There’s a thriving community where arts colonies, academia and DIY crafts scenes meet. It’s here that established jewelry artists with international reputations can be found alongside entrepreneurs who offer a personalized buying experience. And the Hudson Valley location proves pivotal.
“I was in the middle of the city, but I’m more productive here,” says Adel Chefridi, whose jewelry is available in more than 75 stores and galleries in the US, including the Sundance Catalog and Clouds in Woodstock. With his bustling studio in the woods just a short walk from the heart of Woodstock, Chefridi can focus and feed his creativity. His Shimmer gold wedding band won the NICHE Award for 2014, a prestigious honor in a competition crowded with entries. Raised on the Mediterranean coast, where he combed the beaches for ancient mosaic tiles of stone and glass worn for thousands of years by history and the sea, Chefridi’s multicultural sensibility informs his designs. Sourcing recycled gold and natural stones from all over the world, he knows that jewelry is an emotional purchase and wants his to be part of a larger positive engagement. Recently, he placed his gold order with an artisanal mine in Peru, hoping to support a burgeoning, sustainable industry. In his workshop, he’s looking for design assistants rather than bench jewelers and feels lucky that the SUNY New Paltz metals program, where he often finds interns, is nearby. “The program is very thorough. You get people who have both theoretical knowledge of metals and the processes of making jewelry, and the hands-on training that’s required to do design work.”
Jamie Bennett can attest to that, having just celebrated his retirement as Professor Emeritus after 30 years with SUNY New Paltz. He, along with Professor Myra Mimlitsch-Gray, ran the metals program so successfully that the MFA program was ranked #1 by US News and World Report in 2009 and 2012. Recently, New Paltz was the first non-European university to organize an exhibition of current grad students’ and alumni work at the Pinakothek der Moderne in conjunction with opening night of the Schmuck (German for jewelry) annual conference in Munich. Bennett coordinated it through his connections in the fine art jewelry world. Bennett creates one-of-a-kind, wearable art with handbuilt framing, hardware and chains, which are represented by three international galleries and included in collections at the Hermitage Museum and the Met. “I’ve always balanced professional practice with teaching,” explains Bennett in his studio in Stone Ridge, as he fingers a pair of beautifully colored enamel earrings with an abstracted motif influenced by an Islamic tapestry.
New Paltz alumna, Rachel Atherley, says the program encourages metalsmithing as a medium to push jewelry and small sculpture to another level. Originally from Montana, Atherley creates nature-inspired, everyday jewelry, like durable snakeskin bangles and earrings, which were based on a backyard find and designed to retain a fragile look. She remained in the Hudson Valley because of its access to important wholesale shows, crafts fairs and collectors. “Here I’m two hours from New York City, four hours from Philly. Everything is within driving distance.” But often, Atherley’s work attracts notice at home. When weekenders were lunching at Lucy’s Tacos in Saugerties, they noticed Atherley’s leopard earrings on the waitress and scheduled a private trunk show. Three friends, sipping champagne, bought thousands of dollars worth of jewelry on the spot. Atherley notes that smaller jewelry designers offer a customer-service based approach, with better warranties and custom options. Her clients are often looking for tantalizing stories of artisans rather than commercial status symbols.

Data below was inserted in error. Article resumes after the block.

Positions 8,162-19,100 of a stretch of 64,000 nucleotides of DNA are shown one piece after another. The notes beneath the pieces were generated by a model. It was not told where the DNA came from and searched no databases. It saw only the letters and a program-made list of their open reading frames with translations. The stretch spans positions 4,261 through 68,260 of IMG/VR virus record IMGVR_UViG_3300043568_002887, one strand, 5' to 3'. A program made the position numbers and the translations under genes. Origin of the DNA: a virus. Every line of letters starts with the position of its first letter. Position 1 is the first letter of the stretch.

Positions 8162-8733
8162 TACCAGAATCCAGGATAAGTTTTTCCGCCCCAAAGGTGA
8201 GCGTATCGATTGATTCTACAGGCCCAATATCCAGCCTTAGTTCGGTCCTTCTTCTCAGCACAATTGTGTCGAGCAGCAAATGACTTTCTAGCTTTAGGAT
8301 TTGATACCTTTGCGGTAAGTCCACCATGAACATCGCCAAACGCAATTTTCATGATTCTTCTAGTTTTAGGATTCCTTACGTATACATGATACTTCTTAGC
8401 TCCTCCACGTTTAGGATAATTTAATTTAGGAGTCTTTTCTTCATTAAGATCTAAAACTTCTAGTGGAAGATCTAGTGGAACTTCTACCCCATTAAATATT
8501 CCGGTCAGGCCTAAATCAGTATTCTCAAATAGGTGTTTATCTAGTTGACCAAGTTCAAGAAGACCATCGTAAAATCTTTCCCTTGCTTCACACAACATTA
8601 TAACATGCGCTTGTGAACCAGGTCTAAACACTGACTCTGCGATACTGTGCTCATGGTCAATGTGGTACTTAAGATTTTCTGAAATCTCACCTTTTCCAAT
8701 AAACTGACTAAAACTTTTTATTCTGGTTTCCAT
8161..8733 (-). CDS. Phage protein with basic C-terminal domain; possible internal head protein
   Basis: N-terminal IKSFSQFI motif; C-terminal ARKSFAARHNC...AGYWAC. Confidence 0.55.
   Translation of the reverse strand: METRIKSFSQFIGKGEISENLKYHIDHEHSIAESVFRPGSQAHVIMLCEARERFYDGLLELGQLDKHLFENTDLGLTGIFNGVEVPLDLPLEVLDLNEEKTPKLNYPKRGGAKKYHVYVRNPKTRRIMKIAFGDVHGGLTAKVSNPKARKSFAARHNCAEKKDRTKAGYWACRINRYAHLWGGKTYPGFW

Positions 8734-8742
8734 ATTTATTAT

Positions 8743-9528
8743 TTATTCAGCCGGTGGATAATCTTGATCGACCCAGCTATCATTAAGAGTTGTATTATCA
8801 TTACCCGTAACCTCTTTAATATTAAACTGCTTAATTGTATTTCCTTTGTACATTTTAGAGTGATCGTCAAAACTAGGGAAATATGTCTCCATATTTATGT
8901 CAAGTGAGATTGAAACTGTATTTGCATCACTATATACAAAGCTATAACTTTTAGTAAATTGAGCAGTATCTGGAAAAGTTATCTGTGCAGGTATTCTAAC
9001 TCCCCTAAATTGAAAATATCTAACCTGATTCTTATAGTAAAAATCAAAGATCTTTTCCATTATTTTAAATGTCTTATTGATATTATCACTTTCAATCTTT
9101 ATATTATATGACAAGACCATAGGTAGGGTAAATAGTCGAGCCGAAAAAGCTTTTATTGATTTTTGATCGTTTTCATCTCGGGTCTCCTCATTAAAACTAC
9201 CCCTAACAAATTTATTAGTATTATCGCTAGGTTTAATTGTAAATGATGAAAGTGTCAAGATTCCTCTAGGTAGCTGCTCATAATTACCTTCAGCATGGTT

Providing a personal buying experience is also at the heart of the holiday crafts fair, the Hudson Valley Hullabaloo, which ran the past two years in Kingston. A design- and small-business-focused event, it exposes local shoppers to current work they haven’t seen before. “The curatorial process takes more time for jewelry because we get a lot of applications in that category,” says Danielle Bliss, one of two organizers, and the owner of Wishbone Letterpress. Tasked with supplying a healthy mix of vendor types, they also blend fine and fashion jewelry with accessible price points. Last winter, Rebecca Peacock’s casually luxurious Black Diamond Ring, a solid gold band with delicate diamond setting for $280, was available at one booth, while Pulp Sushi’s vintage-inspired Victorian Pendant with Rose Necklace, a deconstructed antique pendant with chain for $30, was at a booth nearby. Bliss says sights are set on adding a June Hullabaloo for 2015.
For those wishing to round out their jewelry collection with sustainable, fine art and artisanal pieces, the Hudson Valley may be the mecca.